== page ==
Real Life Maths: Potions Lesson by @PrimaryLessons

This is a really good way of testing out practical measuring skills in Maths lessons.

I always teach ‘measuring‘ by incorporating a Harry Potter themed Potions lesson. Pupils follow potion recipes to create potions from the Harry Potter universe, e.g. Polyjuice Potion or Skele-gro. I have a mixture of powders (cornflour), plants (herbs) and potions (water with food colouring). I then have pipettes, a range of different containers with different scales for measuring liquids, scales for measuring the plants and powders, in addition to gloves for handling the ‘poisonous’ plants, a pestle and mortar for the plants and stopwatches for timing.

This is a re-blog post originally posted by Siobhán Morgan and published with kind permission.

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This lesson incorporates so many areas of measuring and could be extended for higher ability (maybe include conversions) and differentiated for lower ability easily. Fortunately we have a great Science department at our school, who are always able to provide me with an interesting collection of glass containers. Additionally, I have test tubes in a test tube rack, a bowl and a wooden spoon per pair.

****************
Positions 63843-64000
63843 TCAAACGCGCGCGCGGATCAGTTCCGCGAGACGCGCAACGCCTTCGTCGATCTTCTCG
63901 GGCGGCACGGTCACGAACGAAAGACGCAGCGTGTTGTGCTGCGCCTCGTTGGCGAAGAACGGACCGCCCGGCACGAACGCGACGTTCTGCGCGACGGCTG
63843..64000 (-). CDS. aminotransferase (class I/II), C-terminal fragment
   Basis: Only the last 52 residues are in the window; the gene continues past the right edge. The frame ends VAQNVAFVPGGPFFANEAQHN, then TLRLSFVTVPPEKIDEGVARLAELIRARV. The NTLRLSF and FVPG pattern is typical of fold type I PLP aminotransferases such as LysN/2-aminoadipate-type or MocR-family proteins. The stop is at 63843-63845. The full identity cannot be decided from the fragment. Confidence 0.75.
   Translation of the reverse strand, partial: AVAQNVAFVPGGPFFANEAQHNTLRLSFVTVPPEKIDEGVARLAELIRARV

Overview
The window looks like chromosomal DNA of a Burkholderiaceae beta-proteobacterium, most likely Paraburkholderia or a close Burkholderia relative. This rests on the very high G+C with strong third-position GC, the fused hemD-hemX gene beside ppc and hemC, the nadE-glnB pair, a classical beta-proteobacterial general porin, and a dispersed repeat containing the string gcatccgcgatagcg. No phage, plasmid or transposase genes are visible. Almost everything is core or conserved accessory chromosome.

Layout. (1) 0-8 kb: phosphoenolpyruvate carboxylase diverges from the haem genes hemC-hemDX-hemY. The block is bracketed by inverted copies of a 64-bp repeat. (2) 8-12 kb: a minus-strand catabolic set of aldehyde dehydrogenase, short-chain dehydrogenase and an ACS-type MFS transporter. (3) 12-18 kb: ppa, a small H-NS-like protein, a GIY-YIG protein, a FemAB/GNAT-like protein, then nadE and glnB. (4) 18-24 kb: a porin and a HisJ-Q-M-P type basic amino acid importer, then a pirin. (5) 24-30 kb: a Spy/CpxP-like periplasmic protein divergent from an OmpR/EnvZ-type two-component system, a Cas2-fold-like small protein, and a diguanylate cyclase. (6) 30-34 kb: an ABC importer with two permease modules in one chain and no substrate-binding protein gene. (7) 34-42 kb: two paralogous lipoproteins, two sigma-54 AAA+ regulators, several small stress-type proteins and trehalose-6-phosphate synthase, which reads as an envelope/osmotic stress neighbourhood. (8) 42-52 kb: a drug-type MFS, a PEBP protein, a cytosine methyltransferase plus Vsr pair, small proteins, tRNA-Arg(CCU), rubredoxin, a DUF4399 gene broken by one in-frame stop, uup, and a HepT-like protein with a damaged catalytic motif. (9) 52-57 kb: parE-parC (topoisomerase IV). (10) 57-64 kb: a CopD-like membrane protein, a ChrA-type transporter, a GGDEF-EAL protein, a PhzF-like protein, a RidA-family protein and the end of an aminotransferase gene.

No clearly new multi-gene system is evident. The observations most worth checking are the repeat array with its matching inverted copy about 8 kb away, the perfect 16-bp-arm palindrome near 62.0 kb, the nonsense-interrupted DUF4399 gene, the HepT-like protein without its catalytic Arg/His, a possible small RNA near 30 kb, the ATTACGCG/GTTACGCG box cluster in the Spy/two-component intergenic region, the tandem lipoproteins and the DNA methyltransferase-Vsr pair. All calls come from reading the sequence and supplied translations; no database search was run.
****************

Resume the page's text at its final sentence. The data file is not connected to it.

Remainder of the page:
Pupils follow the instructions in the recipes, choosing appropriate equipment. They then pour their final potion into a test tube to be judged. Teachers and teaching assistants always dress up in their Hogwarts robes for this lesson and pupils’ potions are then judged on ‘appearance’ and ‘aroma’.

To continue the Harry Potter theme, we judge them as if they are O.W.L.s (Ordinary Wizarding Levels) where pass grades are O (Outstanding), E (Exceeds Expectations), and A (Acceptable) with fail grades being P (Poor), D (Dreadful), and T (Troll). This continues the theme and provides the lesson with a clear structure. In the past I have also ‘sorted’ pupils into houses and then awarded house points, so there are many ways in which this can be extended.

The advantage of this kind of activity is that not only does it allow pupils the opportunity to test out skills they need to be able to apply, but it provides a memorable activity that engages even the most disengaged children and leaves them with an experience they will remember.

Images provided by Siobhán Morgan and used with permission.

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